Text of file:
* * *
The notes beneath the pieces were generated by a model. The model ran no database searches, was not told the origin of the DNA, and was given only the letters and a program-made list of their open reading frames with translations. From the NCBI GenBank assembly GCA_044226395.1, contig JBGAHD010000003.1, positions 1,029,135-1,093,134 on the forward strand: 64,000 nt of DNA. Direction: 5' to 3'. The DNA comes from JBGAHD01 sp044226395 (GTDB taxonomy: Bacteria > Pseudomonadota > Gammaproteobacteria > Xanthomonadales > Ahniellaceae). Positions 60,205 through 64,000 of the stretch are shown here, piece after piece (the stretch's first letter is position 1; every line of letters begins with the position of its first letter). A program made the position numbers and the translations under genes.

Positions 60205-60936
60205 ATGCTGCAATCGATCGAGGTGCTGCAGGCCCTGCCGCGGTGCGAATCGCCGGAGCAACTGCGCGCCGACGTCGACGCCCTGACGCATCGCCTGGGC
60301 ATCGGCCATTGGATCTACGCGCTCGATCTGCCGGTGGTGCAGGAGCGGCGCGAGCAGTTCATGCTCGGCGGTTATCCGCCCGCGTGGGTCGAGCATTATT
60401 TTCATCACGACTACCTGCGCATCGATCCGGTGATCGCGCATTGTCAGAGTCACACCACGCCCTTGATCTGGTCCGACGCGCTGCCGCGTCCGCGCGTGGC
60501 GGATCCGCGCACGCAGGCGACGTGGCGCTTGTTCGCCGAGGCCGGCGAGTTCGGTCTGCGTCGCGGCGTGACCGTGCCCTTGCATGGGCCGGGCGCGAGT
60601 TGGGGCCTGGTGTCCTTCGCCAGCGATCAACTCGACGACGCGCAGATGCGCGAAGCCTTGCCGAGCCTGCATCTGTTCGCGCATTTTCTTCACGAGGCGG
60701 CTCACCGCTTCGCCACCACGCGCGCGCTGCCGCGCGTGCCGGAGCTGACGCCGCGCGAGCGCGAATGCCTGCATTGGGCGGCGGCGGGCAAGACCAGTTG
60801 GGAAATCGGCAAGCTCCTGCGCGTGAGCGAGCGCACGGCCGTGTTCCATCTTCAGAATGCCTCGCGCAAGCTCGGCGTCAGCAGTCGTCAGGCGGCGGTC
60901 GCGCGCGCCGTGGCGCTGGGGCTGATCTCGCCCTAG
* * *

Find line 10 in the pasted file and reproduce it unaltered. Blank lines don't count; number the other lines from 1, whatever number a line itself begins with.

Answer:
60901 GCGCGCGCCGTGGCGCTGGGGCTGATCTCGCCCTAG